Tuesday, October 18, 2011

Tragedy, Stickers, and Exhaustion

It was our first day going to the field. I was excited. Our first settlement was in Venkatapuram which was some 90 km from Bhadrachalam. Fortunately for me, Naveen was the driver/Telugu speaker/field worker extraordinaire. Unfortunately for him, I was a fairly useless fly on the wall, frantically taking notes as he did the talking and rapport building with the community members. Our first community, Sudibagu, was a village of some 20 families who had walked for three days to come to Andhra Pradesh. People in their native village had been killed. Many had been beaten up by the police. Houses were burnt. The fear made them leave everything behind, save for a few vessels. It was their Sarpanch that asked them to move to the forest area where they are currently residing.

There was a school in this village, and by school I mean a thatched, wall-less structure where children of all ages were sitting amidst a small blackboard and some slates. The teacher was a government employee but not from this village.

The "School" (Photo Credit: Naveen Ramisetti)

The IDPs led a hand-to-mouth existence. Sources of income ranged from working on local landowners' fields to uprooting tree trunks through the NREGS to selling some of the crop cultivated by their relatives in Chattisgarh. There was no financial security and hence no food security. Nevertheless, people claimed to be happier here, because they did not have to face the wrath of the Special Police Officers (SPOs). Additionally, there has been some intervention from civil society organizations like ASDS and a Christian organization called Operation Building Living Water. The Sarpanch has also provided their community with electricity. 

After a "lunch" of dates and 4 mini-bananas we were heading to the second settlement when a plainclothes policeman pulled us over. No, we were not in trouble. He was selling Police Commemoration Day stickers for the low, low price of Rs 200. Actually, it was ridiculous. He was being forced to buy this sticker at an exorbitant price, or be questioned needlessly about our whereabouts. Naveen asked for a bill. The police laughed at the idea. After half an hour of back-and-forth the police agreed to bring the price of the sticker down to Rs 100. It was paid, without the bill.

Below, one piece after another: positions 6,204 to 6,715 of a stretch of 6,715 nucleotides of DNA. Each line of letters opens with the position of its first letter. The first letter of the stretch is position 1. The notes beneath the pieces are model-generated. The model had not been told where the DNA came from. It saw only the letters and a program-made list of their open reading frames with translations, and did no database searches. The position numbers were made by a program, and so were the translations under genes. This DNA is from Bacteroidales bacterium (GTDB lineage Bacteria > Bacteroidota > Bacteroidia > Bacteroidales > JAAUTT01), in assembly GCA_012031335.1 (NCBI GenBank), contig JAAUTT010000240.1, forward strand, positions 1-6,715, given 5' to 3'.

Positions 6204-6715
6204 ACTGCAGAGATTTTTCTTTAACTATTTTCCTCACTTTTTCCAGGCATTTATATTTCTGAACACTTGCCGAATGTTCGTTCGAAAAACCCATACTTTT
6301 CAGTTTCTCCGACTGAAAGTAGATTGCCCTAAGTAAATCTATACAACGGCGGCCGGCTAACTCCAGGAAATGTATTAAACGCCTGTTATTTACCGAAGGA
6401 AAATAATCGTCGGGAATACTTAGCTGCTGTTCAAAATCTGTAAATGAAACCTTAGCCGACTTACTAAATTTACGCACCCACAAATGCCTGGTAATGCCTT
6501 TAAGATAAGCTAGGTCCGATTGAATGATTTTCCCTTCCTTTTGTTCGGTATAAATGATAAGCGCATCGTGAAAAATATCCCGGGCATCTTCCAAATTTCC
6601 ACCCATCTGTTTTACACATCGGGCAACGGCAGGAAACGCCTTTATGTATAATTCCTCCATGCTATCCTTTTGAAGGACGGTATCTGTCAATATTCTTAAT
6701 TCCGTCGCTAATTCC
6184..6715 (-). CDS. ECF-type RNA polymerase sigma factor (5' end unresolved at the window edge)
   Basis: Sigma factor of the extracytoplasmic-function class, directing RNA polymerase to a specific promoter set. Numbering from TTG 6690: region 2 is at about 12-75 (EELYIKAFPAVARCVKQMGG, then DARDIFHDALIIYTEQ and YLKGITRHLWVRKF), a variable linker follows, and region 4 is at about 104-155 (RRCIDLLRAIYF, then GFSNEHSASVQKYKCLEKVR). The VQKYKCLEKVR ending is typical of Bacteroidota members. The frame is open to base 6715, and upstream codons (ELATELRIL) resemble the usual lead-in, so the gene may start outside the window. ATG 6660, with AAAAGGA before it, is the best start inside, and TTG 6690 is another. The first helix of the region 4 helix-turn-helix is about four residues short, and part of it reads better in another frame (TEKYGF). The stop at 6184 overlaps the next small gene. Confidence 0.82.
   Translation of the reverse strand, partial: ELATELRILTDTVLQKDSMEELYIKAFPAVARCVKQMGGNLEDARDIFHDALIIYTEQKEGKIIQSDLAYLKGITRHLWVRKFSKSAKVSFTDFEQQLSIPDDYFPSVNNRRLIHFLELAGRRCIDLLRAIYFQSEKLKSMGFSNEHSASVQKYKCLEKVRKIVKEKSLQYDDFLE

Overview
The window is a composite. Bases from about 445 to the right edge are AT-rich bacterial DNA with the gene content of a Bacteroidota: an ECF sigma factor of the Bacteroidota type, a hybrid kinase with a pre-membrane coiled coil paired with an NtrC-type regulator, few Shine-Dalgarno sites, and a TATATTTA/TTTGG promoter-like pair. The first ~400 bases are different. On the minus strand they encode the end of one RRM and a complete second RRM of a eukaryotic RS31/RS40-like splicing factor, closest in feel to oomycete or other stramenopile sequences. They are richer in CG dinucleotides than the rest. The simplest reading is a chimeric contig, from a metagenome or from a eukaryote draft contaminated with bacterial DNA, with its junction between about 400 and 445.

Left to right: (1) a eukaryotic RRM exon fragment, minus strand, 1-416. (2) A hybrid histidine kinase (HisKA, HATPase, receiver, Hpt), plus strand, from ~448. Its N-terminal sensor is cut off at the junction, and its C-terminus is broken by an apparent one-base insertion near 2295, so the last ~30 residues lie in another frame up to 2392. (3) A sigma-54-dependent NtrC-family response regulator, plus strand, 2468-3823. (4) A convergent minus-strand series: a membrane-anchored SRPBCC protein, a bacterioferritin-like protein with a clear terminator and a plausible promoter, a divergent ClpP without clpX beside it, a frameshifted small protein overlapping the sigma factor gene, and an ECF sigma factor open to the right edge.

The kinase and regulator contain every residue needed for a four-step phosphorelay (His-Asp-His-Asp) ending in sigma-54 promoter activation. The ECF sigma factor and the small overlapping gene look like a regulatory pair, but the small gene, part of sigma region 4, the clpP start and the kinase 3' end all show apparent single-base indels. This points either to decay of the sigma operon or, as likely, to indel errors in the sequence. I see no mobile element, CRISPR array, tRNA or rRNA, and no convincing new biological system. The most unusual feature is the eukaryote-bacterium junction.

Ramachandrapuram was the second settlement we visited. The IDPs had suffered much greater violence than in Sudibagu. In Chattisgarh, their whole village had been burned down, destroying all their possessions and grain stores. Furthermore, many of their family members and acquaintances had been killed by the Salwa Judum. Many of them had been held in police custody, while others had spent months in the government camps. Since they had nowhere else to go, the police held them in these camps, permitting them leave only to take their cattle out for grazing. Those that managed to run off and hide in the forests were found by the Maoists who pushed them to move back to their villages. They were then picked up and put in the camps by the police. It was a lose-lose situation.

Whether they are better off in Ramachandrapuram is debatable. They have no proof if identity. No ration card means they have to buy rice at Rs 10/kg instead of the subsidized Rs 2/kg a ration card would give them. Political parties like the CPI take Rs 100 from each family and promise them ration cards and land pattas which would legalize their current residence. This is an annual ritual of empty words, as nothing has been provided to the community so far.

Ramchandrapuram (Photo Credit: Naveen Ramisetti)

We were the last group to arrive back at Bhadrachalam. Exhausted and hungry, I devoured the rice and sabjis laid out in front of me at the restaurant where we all went to eat. After two hefty servings, it was time to update reports for the day. There was so much to think about, and so many questions. Hopefully, they will get answered with time.

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